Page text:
I love the carrot and stick approach but some folks seem to forget the carrot and go right to taking the stick to someone who is making a mistake they don’t even realize is offensive. As someone who has taken the stick out plenty of times, I think discerning between intentional offense and simple ignorance is something we should do more.
Like Katie Couric. Her interview with actress Laverne Cox and model Carmen Carrera about their live and careers came to an awkward impasse when she asked them what some would call “the plumbing question.” Laverne handled it extraordinarily well, realizing it was an “educable moment.” And you could see that Katie realized the same thing as Laverne responded to her.
Full disclosure — I have worked with Katie Couric — and she gets gay and lesbian issues. And while surely an ally to transgender people and a great journalist to boot, she took the simple and common route of asking what she and her audience was probably thinking out of curiosity and ignorant of how that feels to the person being asked.
Laverne’s response was worth a million sessions of “trans 101″ not just because of what she said but how she said it. She was firm, confident and frankly pretty nice about it. I know it is painful to be on the receiving end of these questions. “Which one of you is the guy?” Umm, neither of us, that’s the point. Been there, done that.
So while we will definitely see ups and downs, much as we did with coverage of gay and lesbian issues, the interest I experience with journalists on trans issues is impressive and bodes well. I worked on Anderson Cooper’s daytime show where he devoted the entire program to transgender children and young adults. It was amazing. And it was hours and hours of work prior by a whole lot of people, including the families and experts, who answered every question the producers and Anderson had — before we went on air.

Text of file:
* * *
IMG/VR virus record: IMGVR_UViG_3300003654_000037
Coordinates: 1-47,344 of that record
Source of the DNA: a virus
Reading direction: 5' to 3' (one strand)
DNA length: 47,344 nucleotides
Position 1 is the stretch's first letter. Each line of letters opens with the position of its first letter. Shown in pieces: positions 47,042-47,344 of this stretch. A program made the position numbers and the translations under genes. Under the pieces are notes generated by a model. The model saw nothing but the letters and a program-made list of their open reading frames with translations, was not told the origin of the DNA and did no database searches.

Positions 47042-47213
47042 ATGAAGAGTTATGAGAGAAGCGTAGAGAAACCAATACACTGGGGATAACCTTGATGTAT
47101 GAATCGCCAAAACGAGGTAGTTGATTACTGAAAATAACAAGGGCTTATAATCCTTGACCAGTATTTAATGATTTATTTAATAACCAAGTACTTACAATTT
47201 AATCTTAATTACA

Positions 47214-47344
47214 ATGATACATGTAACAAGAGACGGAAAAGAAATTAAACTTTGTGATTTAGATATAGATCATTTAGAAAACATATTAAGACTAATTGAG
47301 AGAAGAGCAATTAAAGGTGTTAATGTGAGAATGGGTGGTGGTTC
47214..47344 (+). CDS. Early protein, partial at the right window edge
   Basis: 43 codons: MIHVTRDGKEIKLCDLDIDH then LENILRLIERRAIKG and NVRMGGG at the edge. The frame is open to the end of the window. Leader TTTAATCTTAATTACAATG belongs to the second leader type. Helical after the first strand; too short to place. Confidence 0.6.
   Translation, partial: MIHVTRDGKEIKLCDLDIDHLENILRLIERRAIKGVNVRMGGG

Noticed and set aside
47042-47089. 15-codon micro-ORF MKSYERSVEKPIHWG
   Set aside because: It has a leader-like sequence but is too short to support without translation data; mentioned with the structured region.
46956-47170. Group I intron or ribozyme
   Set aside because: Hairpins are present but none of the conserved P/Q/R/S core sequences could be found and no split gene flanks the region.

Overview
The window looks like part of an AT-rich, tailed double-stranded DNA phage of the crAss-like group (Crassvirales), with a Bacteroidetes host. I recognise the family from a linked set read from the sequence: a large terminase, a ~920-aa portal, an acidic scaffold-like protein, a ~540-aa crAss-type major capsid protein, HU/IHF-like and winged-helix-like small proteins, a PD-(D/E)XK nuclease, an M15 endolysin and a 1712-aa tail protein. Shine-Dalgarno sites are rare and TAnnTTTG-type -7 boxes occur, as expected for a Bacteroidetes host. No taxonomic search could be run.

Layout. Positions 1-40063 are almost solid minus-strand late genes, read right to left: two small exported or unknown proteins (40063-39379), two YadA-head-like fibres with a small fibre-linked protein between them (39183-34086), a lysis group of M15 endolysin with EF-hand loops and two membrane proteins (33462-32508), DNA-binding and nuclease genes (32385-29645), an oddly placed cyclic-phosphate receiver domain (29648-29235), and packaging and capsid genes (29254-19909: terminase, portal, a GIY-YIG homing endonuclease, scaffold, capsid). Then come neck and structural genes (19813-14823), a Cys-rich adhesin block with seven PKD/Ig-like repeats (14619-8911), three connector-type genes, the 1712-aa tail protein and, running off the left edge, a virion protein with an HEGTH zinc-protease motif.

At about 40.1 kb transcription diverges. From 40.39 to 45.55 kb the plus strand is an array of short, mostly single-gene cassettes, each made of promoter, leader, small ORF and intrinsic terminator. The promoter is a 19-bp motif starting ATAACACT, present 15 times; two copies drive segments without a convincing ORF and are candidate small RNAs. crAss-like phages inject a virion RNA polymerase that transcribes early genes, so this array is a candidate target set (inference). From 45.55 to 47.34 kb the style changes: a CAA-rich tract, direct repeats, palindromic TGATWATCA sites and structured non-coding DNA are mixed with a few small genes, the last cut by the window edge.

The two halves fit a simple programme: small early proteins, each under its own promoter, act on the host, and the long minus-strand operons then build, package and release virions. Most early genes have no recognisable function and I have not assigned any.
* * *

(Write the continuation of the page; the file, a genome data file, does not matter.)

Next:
And make no mistake, it is not about being an “ally,” it is about being a good journalist. I don’t work with clients who just want their name in the paper. My job is to work for fair, accurate and inclusive coverage (you can take the girl out of GLAAD, but not the GLAAD out of this girl) and it is our responsibility to help the media get it right.
And there are some amazing things on the horizon, as the transgender community and allies not only work with media to get it right, but make media themselves. Next week, the Trans 100 launches. In late May, the release of “Trans Bodies, Trans Selves” will bring an incredible new resource to transgender people much as Our Bodies, Ourselves did in 1971.
I know that my tendency is to see the glass half full. Surprising, given how long I have been doing this, but when you see people really do their best to get it right it keeps me going. As I said to the CUNY students, if I can get someone to say “I never thought about it that way,” I score it as a victory. And the beginning of a new way of thinking that will impact anything they do in the future.